Novel Depots of Buprenorphine Prodrugs Have a Long-Acting Antinociceptive Effect

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Abstract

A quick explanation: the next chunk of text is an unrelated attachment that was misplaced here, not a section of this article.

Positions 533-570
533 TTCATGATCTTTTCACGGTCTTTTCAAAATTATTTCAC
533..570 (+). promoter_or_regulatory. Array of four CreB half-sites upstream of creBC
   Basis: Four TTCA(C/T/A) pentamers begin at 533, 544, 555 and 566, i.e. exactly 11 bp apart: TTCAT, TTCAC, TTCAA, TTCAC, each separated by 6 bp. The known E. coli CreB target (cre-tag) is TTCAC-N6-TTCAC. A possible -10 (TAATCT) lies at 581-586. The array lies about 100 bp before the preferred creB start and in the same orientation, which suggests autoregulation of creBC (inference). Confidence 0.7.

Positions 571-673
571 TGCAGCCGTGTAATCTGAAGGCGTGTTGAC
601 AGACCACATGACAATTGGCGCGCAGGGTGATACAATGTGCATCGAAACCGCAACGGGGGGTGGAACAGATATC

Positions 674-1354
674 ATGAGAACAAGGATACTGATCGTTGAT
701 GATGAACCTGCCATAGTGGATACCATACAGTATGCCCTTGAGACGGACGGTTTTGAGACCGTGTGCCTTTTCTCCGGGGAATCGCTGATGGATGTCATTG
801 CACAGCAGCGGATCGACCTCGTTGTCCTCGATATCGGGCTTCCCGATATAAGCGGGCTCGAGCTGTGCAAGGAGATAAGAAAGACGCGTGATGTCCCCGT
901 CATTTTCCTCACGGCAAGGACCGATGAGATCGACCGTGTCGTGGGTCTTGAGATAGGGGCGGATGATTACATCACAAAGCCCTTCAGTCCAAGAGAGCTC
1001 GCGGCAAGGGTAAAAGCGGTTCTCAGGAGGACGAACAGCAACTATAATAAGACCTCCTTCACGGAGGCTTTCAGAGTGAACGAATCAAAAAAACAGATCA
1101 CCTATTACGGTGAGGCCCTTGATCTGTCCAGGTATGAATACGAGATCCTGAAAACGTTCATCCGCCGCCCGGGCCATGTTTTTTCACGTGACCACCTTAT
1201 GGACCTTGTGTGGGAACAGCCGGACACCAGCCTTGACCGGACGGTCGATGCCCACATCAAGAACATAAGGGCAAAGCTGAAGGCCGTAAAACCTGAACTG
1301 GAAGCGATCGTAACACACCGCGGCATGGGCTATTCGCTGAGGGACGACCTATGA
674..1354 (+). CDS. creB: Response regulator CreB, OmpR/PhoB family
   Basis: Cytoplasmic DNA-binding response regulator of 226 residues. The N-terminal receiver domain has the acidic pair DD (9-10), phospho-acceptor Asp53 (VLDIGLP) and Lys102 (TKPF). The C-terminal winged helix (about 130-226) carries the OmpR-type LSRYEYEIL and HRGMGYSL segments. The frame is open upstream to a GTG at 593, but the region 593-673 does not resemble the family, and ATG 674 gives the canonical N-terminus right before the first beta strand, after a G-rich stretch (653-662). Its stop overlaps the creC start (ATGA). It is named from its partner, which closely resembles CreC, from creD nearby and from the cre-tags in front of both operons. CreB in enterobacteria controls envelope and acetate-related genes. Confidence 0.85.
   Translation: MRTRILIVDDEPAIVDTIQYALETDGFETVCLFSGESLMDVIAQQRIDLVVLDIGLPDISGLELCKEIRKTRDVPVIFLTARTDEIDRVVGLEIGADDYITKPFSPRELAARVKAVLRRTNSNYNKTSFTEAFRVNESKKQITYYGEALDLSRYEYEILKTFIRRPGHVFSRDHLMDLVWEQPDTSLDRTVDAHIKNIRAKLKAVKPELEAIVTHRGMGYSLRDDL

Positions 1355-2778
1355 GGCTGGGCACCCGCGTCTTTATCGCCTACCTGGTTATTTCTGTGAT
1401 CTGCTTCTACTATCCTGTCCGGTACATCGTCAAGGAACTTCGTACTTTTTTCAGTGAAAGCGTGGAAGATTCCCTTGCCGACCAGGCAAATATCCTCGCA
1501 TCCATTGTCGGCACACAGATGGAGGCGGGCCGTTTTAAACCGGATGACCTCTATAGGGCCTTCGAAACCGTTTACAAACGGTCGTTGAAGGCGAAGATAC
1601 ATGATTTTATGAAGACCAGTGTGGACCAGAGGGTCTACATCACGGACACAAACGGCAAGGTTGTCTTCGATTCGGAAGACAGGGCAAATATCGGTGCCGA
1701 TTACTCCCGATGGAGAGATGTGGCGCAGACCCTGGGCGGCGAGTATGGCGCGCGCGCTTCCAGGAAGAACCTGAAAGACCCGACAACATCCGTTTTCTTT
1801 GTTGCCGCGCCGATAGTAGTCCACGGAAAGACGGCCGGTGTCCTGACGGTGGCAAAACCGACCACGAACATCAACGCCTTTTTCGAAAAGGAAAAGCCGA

An analgesic with a prolonged duration may be desirable in patients with long-lasting pain. In this study, we evaluated the antinociceptive effects and durations of action of three novel depots of buprenorphine esters buprenorphine propionate, enanthate, and decanoate given by IM injection, in rats. The pharmacokinetic profiles of buprenorphine in blood after IM injection of these depots were also evaluated. Antinociception was evaluated using the plantar test. Buprenorphine concentrations in blood were assayed using high-performance liquid chromatography. We found that the traditional form of buprenorphine HCl (in saline) produced a dose-related antinociceptive effect. A dose of 0.6 μmol/kg buprenorphine HCl (in saline) produced a significant antinociceptive effect lasting 5 h. The same dose of buprenorphine base, propionate, enanthate, and decanoate (in oil) also produced a significant antinociceptive effect with longer durations of action of 26, 28, 52, and 70 h, respectively. The pharmacokinetic studies demonstrated that all the buprenorphine esters were prodrugs of buprenorphine. We conclude that the novel depots of buprenorphine prodrugs: buprenorphine propionate, enanthate, and decanoate produced a long-acting antinociceptive effect after IM injection in rats.

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